Ask Australia’s 2013 IAAF World Youth Championships Javelin gold medallist Mackenzie Little to tell the likes of Barbora Spotakova and Christina Obergfoll and she admits that she might be hard-pressed to identify the Czech and German stars of her event.
However, Little would have no problem identifying the people who have made an impression within her own age group.
“I’ve never really looked at the seniors very much but I watched what (Germany's 2011 World youth champion) Christin Hussong did when she threw 59 metres with the 600 gram Javelin two years ago and also what Monique (Cilione, the 2011 World Youth Championships bronze medallist) did,” confessed Little, in the wake of her World youth best and championship record of 61.47m with the new 500 gram implement.
Little's throw also deprived Cilione of the Australian youth record and in a country which is on a high at the moment for women’s Javelin throwing – Little at least knows Kim Mickle, one of her predecessors as a World Youth Championships gold medallist after having won in 2001, and London 2012 Olympic Games finalist Kathryn Mitchell – that’s no small achievement even if, pun intended, it was a Little feat.
Cheered on by her coach Annabel Davies and her family – her parents as well as her three younger brothers had spent thousands of dollars to fly half way around the world to support their daughter and big sister – she sent the Javelin out to 57.29m with her first attempt and looked well in control of the competition.
However, Cuba’s Yulenmis Aguilar caused a huge shock when she unleashed an effort of 59.94m with her fifth attempt, almost five metres farther than she had thrown before.
Aguilar’s big throw though just served to spur on Little and with the very next throw of the competition the Australian improved her own best by more than four metres to clinch the title.
“After not such a great start in the qualifiers, I was very happy to throw out a big one. It was just fantastic. Thank goodness I could put it out there in the final.
“I was happy with my first throw but I knew it wouldn’t be enough. I tried to not let myself get carried away and I just tried to keep focused," reflected Little.
“I was trying not to look at everyone else. I was trying to keep it out there, stay in the zone then I saw her throw (Aguilar’s 59.94m) and I just tried to put it aside.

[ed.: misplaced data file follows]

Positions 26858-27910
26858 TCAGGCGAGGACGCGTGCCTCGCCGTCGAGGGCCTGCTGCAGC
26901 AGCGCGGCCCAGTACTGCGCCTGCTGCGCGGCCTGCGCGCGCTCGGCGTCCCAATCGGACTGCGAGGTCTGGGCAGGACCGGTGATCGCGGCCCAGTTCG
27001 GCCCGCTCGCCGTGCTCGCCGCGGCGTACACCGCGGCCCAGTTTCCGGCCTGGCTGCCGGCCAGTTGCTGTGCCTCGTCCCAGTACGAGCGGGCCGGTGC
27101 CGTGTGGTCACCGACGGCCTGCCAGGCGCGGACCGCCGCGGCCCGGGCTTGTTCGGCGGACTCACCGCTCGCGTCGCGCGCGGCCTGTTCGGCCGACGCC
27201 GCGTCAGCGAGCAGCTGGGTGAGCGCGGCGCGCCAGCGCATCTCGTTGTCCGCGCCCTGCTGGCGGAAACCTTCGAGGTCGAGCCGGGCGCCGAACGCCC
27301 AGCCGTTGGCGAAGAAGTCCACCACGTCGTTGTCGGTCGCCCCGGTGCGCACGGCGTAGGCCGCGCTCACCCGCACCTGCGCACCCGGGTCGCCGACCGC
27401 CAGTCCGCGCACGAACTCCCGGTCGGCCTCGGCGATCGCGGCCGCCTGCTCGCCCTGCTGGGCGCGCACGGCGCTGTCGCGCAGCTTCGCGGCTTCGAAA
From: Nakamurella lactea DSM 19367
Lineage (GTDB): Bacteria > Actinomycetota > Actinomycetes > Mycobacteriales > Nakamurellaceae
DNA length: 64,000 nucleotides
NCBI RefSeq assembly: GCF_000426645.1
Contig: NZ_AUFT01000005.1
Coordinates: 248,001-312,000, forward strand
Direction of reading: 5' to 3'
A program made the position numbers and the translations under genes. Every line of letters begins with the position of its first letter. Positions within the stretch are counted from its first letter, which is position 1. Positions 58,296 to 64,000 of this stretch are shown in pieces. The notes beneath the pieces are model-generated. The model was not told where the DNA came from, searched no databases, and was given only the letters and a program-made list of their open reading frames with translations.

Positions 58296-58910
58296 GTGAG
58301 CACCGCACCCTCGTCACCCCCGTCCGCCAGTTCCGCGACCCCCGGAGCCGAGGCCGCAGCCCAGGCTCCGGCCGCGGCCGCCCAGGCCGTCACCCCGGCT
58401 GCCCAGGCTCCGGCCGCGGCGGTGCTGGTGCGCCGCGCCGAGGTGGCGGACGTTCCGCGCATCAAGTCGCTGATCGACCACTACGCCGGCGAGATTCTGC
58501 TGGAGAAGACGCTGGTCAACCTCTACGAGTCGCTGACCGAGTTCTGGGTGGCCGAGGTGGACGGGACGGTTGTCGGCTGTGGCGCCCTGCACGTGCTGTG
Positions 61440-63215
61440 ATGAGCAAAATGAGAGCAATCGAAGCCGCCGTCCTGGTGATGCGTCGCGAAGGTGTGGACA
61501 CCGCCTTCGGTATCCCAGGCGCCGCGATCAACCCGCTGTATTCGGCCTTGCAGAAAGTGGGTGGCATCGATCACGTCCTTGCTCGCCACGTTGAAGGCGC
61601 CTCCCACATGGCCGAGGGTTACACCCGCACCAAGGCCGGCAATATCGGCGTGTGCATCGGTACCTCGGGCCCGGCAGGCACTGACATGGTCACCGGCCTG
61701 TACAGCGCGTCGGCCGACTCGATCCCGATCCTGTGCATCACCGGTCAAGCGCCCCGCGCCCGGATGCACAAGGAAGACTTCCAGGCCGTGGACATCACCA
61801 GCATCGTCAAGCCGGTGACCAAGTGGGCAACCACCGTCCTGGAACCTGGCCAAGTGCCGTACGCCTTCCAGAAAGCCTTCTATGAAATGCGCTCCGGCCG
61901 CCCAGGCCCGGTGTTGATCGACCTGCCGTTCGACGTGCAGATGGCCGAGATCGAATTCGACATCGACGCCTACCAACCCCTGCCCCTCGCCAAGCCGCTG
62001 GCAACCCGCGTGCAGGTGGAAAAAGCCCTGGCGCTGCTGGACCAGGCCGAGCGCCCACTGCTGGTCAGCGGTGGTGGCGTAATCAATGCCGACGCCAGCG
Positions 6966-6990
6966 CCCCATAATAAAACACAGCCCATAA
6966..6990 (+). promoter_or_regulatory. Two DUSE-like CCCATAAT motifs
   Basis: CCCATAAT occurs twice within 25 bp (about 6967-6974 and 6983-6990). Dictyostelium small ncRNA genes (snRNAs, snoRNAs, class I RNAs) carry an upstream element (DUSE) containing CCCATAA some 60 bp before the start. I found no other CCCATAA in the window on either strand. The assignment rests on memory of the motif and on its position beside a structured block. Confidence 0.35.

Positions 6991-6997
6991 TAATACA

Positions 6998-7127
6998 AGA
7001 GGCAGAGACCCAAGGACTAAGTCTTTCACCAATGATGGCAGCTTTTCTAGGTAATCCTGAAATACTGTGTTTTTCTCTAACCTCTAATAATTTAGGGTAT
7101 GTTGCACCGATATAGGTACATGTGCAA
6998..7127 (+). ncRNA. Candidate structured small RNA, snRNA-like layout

“In the next throw I just did what my coach had been telling me to do and it happened to go out there so obviously I am really happy with that,” said a delighted Little, rather modestly.
“I feel pretty amazed this has happened, I came here for a PB in the final, that was achieved and I was going to be happy with that, but this is perfect.”
“Things didn’t go well in qualifying but I made the final, that was the target, but then I saw my family this morning (Thursday) and I wasn’t nervous any more. They came with gifts and all their hugs, it was fantastic, they are all here, my parents and three younger brothers," added Little, whose family plan to have a short family holiday all together before they head back to their home town of Roseville in New South Wales.
Little, still 16, threw 56.68m last year to advertise her credentials as a possible gold medal contender in Donetsk. This year, her distances have been good but not quite as impressive, and she came to Donetsk with a best this year of 53.20m.
However, it was all part of a deliberate strategy to stay a little lower in her rival’s sights.
“From the start of the year I had been working hard in training and aiming to get to a peak now, and obviously that paid off.”
If all goes well in the next 12 months, another long distance trip awaits her, to the 2014 IAAF World Junior Championships in the United States.
“World Juniors next year will be a big goal but I’ll just keep working at it and see where it takes me,” mused the effervescent but erudite Australian teenager.
Phil Minshull for the IAAF